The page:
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Int Dent J. 1994 Aug;44(4 Suppl 1):445-50.

The effect of changes in caries prevalence on dental education.

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Department of Oral and Dental Science, University of Bristol Dental Hospital and School, UK.


While rising levels of dental caries were primarily responsible for the growth in dental schools in developed countries, the recent decline in caries prevalence has not resulted in a major decline in dental education. Indeed, the reduction in caries prevalence has had very little influence upon a group of major changes that arguably should have had a marked effect upon dental education in recent years, but which have failed so to do. These include a quantum leap in applying the scientific basis of caries management, focused down to the teaching of minimally invasive restorative care within a context of risk assessment and maximum non-invasive care where appropriate. A possible way forward in accelerating the necessary changes in dental practice would be for only a proportion of dental undergraduates in the future to be taught practical restorative procedures, leaving the remainder to concentrate on diagnostic and non-invasive care without the distraction of possible restorative treatment.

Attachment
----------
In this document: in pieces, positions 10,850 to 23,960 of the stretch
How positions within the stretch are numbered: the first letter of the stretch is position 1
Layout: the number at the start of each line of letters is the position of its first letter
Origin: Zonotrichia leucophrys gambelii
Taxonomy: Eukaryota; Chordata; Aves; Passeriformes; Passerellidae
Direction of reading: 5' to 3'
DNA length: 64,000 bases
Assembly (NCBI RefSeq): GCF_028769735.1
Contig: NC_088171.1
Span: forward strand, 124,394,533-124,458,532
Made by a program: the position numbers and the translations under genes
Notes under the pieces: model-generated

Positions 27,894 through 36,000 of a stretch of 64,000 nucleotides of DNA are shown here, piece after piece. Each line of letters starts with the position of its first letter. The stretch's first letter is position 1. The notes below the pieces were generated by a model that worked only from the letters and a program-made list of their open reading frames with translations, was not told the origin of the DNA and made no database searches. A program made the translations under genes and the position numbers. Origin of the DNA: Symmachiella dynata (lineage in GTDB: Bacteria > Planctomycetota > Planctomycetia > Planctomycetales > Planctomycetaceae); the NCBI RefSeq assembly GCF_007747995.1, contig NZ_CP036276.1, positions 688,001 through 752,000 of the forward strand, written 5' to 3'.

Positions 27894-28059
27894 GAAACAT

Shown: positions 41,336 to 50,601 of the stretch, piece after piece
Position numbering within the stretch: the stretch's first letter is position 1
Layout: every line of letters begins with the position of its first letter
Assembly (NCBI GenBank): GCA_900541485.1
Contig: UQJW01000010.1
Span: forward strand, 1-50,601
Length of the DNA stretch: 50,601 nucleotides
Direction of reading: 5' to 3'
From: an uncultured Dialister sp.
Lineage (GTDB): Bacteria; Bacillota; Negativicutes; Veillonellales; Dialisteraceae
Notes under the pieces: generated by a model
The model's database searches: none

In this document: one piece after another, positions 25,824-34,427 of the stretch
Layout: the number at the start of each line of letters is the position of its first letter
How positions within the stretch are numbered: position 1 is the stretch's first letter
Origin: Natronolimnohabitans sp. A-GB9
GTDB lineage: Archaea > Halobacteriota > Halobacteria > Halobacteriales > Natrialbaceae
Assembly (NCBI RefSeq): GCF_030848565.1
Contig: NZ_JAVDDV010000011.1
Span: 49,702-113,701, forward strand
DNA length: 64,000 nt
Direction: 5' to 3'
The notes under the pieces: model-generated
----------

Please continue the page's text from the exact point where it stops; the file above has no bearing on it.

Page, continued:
[Indexed for MEDLINE]

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